Global alert on bank robbing hackers: Kaspersky Lab warns infamous Russian cyber-criminal gangs are back, more dangerous than ever

International experts issue world warning to banking industry of new trojans and malware targeting ATM machines, call centres and support computers

PUBLISHED : Wednesday, 10 February, 2016, 1:30pm
UPDATED : Wednesday, 10 February, 2016, 3:17pm

Computer virus researcher Kaspersky Lab issued a warning to financial institutions this week that bank-robbing trojans and other malware launched by Russian hacking groups are making a comeback and may be deadlier than ever as they use more sophisticated malware to deploy APT-style attacks.

An APT - advanced persistent threat - attack represents a set of hacking processes that is typically very hard to detect due to its covert nature and lengthy running time.

The research lab has issued an alert for banks to watch out for newly evolved versions of trojans created by the cyber-criminal group Carbanak, which was first discovered this time last year when it used malware to steal millions of US dollars, and copycats including Metel and GCMAN.

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The malware was built by Russian gangs with the known involvement of mainland Chinese and Ukrainian criminals. Together, they infected hundreds of financial institutions in over 30 countries.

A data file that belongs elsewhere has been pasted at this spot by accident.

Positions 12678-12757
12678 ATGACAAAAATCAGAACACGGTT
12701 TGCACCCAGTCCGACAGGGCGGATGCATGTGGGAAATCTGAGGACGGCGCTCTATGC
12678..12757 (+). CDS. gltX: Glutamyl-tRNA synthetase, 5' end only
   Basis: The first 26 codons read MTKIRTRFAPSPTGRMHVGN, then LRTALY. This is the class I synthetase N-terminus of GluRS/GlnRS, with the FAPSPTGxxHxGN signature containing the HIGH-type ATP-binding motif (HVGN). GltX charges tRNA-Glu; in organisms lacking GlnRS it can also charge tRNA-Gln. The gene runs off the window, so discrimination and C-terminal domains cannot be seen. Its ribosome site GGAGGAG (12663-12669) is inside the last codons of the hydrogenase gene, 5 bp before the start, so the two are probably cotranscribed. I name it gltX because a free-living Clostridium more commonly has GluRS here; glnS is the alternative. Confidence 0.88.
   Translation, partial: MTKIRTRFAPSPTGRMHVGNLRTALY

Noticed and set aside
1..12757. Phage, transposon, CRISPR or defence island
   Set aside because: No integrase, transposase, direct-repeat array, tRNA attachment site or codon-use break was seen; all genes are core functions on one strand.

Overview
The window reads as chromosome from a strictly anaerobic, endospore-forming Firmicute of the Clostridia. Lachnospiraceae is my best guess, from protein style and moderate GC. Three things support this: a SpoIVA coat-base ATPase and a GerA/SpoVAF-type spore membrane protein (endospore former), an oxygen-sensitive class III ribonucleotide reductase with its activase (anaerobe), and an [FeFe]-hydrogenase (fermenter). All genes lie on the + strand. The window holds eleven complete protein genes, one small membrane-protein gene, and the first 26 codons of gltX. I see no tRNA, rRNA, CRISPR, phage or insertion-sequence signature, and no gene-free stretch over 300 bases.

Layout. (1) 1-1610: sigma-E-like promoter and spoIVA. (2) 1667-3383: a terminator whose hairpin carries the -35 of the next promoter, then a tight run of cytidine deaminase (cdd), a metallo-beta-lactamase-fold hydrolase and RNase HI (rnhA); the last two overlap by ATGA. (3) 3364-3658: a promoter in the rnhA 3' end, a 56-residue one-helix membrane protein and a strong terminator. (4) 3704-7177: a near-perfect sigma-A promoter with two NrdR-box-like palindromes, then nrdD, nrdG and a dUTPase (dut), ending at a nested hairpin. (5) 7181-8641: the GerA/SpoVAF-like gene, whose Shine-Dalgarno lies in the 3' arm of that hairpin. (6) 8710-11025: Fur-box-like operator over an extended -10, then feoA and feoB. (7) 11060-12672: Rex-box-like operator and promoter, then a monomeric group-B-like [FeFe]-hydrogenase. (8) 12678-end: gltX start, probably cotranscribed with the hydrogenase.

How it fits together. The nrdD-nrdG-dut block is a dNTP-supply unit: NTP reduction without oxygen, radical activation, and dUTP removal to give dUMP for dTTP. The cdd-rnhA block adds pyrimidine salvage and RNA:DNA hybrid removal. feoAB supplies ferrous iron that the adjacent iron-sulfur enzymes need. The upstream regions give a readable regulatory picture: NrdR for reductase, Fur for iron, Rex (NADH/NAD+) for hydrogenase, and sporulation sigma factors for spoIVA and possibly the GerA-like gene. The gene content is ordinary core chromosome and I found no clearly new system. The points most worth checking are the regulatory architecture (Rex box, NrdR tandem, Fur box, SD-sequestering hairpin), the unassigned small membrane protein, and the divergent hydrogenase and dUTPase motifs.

Metel, the latest addition to the list of cyber threats targeting banks, enables criminals to gain control of a bank’s system handling money transactions by hijacking its call centres and support computers, through which they can roll back ATM transactions using automated sequences.

This means the balance on clients’ debit cards remain unchanged regardless of the number of ATM transactions undertaken.

Kaspersky said local gangs drive around quiet Russian towns at night emptying the ATM machines of multiple banks using the same debit cards issued by a compromised bank, which the company declined to name.

A lead researcher at the company said cyber criminals have evolved the way in which they carry out their hacking attacks, and that these now appear to be more serious than previously thought.

“The active phase of a cyberattack is becoming shorter,” said Sergey Golovanov, principal security researcher at Kaspersky Lab’s global research & analysis team.

“When the attackers become skilled in a particular operation, it takes them just days or a week to take what they want and run,” he said.

“Attacks on financial institutions uncovered in 2015 indicate a worrying trend of cybercriminals aggressively embracing advanced persistent threat-style attacks,” he said.

“The Carbanak gang was just the first of many: cybercriminals now learn fast how to use new techniques in their operations, and we see more of them shifting from attacking users to attacking banks directly. Their logic is simple: that’s where the money is,” said Golovanov.

Kaspersky said it expects banks to be more vigilant about checking how web banking servers are protected. Databases that contain information about the account owners should be ring-fenced, on top of their balances, the company said.